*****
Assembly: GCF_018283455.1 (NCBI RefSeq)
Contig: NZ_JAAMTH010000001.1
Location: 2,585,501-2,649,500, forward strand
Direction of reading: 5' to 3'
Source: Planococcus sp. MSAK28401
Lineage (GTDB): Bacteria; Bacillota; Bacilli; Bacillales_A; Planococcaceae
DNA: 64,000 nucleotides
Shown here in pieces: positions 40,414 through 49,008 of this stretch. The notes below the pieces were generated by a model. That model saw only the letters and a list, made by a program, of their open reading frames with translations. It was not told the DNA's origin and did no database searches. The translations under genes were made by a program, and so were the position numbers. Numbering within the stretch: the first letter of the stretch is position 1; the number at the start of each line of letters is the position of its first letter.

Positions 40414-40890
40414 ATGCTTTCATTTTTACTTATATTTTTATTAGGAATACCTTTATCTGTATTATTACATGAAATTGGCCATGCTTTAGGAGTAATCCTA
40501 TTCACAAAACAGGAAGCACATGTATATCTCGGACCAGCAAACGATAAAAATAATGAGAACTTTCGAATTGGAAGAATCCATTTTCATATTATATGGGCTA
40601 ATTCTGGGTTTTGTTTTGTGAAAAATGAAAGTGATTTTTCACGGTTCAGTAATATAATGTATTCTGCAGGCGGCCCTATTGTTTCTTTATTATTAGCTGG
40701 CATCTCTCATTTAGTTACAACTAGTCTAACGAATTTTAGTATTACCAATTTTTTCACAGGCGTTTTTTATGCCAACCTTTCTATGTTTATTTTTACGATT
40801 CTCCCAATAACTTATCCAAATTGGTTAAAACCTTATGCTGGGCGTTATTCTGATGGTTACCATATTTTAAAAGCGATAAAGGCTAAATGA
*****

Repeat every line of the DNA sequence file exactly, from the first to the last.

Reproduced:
Assembly: GCF_018283455.1 (NCBI RefSeq)
Contig: NZ_JAAMTH010000001.1
Location: 2,585,501-2,649,500, forward strand
Direction of reading: 5' to 3'
Source: Planococcus sp. MSAK28401
Lineage (GTDB): Bacteria; Bacillota; Bacilli; Bacillales_A; Planococcaceae
DNA: 64,000 nucleotides
Shown here in pieces: positions 40,414 through 49,008 of this stretch. The notes below the pieces were generated by a model. That model saw only the letters and a list, made by a program, of their open reading frames with translations. It was not told the DNA's origin and did no database searches. The translations under genes were made by a program, and so were the position numbers. Numbering within the stretch: the first letter of the stretch is position 1; the number at the start of each line of letters is the position of its first letter.

Positions 40414-40890
40414 ATGCTTTCATTTTTACTTATATTTTTATTAGGAATACCTTTATCTGTATTATTACATGAAATTGGCCATGCTTTAGGAGTAATCCTA
40501 TTCACAAAACAGGAAGCACATGTATATCTCGGACCAGCAAACGATAAAAATAATGAGAACTTTCGAATTGGAAGAATCCATTTTCATATTATATGGGCTA
40601 ATTCTGGGTTTTGTTTTGTGAAAAATGAAAGTGATTTTTCACGGTTCAGTAATATAATGTATTCTGCAGGCGGCCCTATTGTTTCTTTATTATTAGCTGG
40701 CATCTCTCATTTAGTTACAACTAGTCTAACGAATTTTAGTATTACCAATTTTTTCACAGGCGTTTTTTATGCCAACCTTTCTATGTTTATTTTTACGATT
40801 CTCCCAATAACTTATCCAAATTGGTTAAAACCTTATGCTGGGCGTTATTCTGATGGTTACCATATTTTAAAAGCGATAAAGGCTAAATGA